House of Sugar Music Review
Written by Jeff Ramella on October 29, 2019
By Evan Dekens
With a title like House of Sugar, it’s no surprise that (Sandy) Alex G’s new record, like much of his previous albums, lingers on the concept of consumption and pleasure. The allusions to the story of Hansel and Gretel, notable in the song “Gretel”, gesture at the revised compulsions of the fairy tale characters which the lyrics chronicle, “I don’t wanna go back, nobody’s gonna push me off track.” He sings, signaling a turn away from the Albums opener, “Walk Away”, an eerie love song about not wanting to “walk away” from something, possibly an actual person, more likely some iteration of the “sugar” which shows up in several places throughout the record. Here, Gretel fights against the allure and temptation of the candy which the Sugar House represents. While the sugar here is allegorical, songs like “Hope” suggest a more practical correlate in the form of opioids, more specifically, Fentanyl: “He was a good friend of mine. He died. Why write about him now? Gotta honor him somehow.” He sings over fast-paced rhythm guitar and organ. The song, “Hope” details the death of a friend from an overdose, in a thematic turn which seems strangely personal for an artist who has always utilized fictional narrators and recurring characters instead of an autobiographical voice. Though, as is often the case, many of the songs on House of Sugar use these fictional narrators, but the difference between the inconstancies of the speakers on House of Sugar, and the speakers in DSU, or Trick, is a sense of thematic unity. Each song deals with dependence and the frailty of a self-sufficient subject. On the song “Taking”, the speaker grapples with the imperfections of beauty and relationships in the world. On a couch, they see droves of lovers entering and leaving their life in rapid succession, each one only a “piece of beauty”, the endless repetition of the line “coming” cementing a sense of despair over the intangibility of meaningful relationships. In the second verse, the speaker lifts a “spoonful of sugar” to their mouth, repeating the action of “taking” continuously until semantic satiation renders the word itself meaningless. As the sugar replaces the speaker’s need for a lover, the word “coming” is supplanted by the word “taking”—each word implicating different relationships to the self, and the world the speaker inhabits. While “coming” illicit a sense of connection, even only a temporary or fleeting one, “taking” implies possession, specifically, in the case of sugar (or likewise drugs) what is possessed or consumed is left deliberately obscure, yielding no resolution.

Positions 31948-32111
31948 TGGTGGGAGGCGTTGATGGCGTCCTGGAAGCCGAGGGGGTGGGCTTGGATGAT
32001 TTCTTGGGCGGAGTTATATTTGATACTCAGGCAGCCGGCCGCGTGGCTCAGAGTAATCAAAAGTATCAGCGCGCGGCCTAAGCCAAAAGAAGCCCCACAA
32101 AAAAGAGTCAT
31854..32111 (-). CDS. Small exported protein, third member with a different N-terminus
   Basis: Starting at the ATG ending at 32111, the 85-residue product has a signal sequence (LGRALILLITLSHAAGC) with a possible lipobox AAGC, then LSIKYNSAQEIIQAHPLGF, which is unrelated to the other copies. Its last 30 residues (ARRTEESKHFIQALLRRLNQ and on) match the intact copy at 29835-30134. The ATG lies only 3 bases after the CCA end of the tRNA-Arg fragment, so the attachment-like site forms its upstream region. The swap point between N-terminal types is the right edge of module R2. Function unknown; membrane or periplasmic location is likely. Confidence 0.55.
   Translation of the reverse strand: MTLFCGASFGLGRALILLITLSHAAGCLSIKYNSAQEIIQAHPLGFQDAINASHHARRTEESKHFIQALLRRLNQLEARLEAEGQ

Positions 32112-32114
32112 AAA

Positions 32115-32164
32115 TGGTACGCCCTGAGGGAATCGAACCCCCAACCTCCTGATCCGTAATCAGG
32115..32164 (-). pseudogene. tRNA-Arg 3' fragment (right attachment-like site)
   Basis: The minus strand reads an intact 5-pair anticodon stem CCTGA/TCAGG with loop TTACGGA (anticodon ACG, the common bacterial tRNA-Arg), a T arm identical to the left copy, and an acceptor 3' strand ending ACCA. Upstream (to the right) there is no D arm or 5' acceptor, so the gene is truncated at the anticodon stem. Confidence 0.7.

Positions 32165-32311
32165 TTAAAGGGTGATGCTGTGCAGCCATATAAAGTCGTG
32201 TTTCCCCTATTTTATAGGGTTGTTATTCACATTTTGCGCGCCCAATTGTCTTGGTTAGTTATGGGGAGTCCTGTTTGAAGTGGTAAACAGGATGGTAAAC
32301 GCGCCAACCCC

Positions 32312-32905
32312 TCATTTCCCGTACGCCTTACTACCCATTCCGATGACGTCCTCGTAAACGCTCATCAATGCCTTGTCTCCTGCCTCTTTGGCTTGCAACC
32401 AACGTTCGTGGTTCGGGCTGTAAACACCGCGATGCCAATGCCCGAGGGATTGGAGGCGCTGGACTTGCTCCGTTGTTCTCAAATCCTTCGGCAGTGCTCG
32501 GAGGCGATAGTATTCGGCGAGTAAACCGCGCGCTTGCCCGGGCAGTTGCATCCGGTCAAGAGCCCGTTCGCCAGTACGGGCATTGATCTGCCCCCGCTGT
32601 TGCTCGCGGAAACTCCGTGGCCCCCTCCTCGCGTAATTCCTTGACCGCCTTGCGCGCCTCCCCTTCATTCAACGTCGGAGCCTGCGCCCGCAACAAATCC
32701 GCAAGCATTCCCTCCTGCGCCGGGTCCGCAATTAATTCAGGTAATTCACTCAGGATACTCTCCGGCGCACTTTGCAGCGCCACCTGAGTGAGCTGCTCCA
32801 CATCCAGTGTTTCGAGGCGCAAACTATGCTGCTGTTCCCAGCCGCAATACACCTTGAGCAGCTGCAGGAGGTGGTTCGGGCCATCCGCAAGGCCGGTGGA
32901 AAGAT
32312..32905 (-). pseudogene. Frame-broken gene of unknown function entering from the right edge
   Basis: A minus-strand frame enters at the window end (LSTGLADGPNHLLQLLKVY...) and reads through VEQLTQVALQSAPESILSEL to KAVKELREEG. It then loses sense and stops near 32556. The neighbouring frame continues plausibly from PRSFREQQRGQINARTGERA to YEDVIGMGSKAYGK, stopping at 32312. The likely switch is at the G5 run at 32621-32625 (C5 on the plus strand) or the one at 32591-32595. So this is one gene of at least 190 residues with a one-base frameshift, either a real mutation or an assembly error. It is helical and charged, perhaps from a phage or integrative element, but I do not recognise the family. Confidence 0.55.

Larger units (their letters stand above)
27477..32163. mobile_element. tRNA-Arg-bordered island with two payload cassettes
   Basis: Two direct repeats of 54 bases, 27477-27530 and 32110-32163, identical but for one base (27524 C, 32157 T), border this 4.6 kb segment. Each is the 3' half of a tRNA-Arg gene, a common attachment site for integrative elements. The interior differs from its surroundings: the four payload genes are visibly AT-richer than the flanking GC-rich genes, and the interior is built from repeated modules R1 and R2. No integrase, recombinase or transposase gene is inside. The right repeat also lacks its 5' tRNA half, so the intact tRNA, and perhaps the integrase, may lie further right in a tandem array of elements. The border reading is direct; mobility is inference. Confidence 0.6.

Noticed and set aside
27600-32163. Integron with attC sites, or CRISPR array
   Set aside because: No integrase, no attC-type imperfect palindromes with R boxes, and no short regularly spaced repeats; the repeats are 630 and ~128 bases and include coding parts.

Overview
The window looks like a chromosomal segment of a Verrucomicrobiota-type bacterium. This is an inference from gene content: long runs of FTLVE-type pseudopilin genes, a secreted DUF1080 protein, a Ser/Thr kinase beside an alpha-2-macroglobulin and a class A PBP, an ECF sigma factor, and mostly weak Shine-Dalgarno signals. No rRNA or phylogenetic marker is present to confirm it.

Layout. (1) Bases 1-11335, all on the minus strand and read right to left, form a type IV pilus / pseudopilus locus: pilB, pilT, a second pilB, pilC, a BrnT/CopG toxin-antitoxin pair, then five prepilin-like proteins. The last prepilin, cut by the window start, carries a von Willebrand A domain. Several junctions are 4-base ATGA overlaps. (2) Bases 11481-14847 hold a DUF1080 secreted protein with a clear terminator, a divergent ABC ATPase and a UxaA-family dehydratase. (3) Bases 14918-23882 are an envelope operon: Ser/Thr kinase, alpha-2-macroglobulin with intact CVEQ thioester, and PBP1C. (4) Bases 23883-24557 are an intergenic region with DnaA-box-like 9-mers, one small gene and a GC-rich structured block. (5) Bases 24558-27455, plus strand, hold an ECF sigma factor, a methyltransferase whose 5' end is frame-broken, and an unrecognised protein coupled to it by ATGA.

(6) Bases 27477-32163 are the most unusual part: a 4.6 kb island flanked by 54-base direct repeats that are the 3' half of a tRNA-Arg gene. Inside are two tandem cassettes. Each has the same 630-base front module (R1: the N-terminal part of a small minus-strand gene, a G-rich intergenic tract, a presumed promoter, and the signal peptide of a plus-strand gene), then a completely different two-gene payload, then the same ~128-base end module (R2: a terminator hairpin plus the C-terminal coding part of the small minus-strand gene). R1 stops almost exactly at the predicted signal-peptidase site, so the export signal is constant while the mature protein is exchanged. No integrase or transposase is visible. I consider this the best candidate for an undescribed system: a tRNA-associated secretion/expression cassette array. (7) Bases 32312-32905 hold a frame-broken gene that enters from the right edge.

More tender approaches to these themes are taken on songs like “In My Arms”, “Crime”, and “Cow”, more acoustically driven tunes that evoke the hardships of childhood, adolescence, and romantic intimacy. These songs, along with “Southern Sky” are among Alex G’s most complete and artistically satisfying to date, balancing his genre-bending approaches with provocative lyrics, pop-friendly melodies, and gorgeous arrangements.
The final track, a live recording of the song “Sugarhouse” is a haunting and beautiful closer. If the opening track, “Walk Away” details a struggle to leave something behind, then the “Sugarhouse” details a return back to old ways, but not without a newfound sense of perspective and deference. A gambler at the Sugar House, the speaker seems resigned to his fate “I won’t be forgotten/Let ’em bury me in the sand/When our children go digging for answers/I hope they can put me together again” he sings in the final verse. Here Alex G addresses not only House of Sugar, but cuts to the artistic core of his entire career. Though the lyrics seem to address the ways that he obscures a singular artistic identity throughout his career, he indulges in playing the part at the same time. And like the children of the speaker of “Sugarhouse”, Alex G’s listeners often find themselves trying to piece together the ambiguous and varied identities found in Alex G’s music into some unified whole.
Of all his albums to date, House of Sugar feels closest to complete. With excellent songwriting and stylistic aesthetics, it very may well be (Sandy) Alex G’s best.
Fav Tracks: Hope, Cow, Sugarhouse, Gretel, Taking, and Southern Sky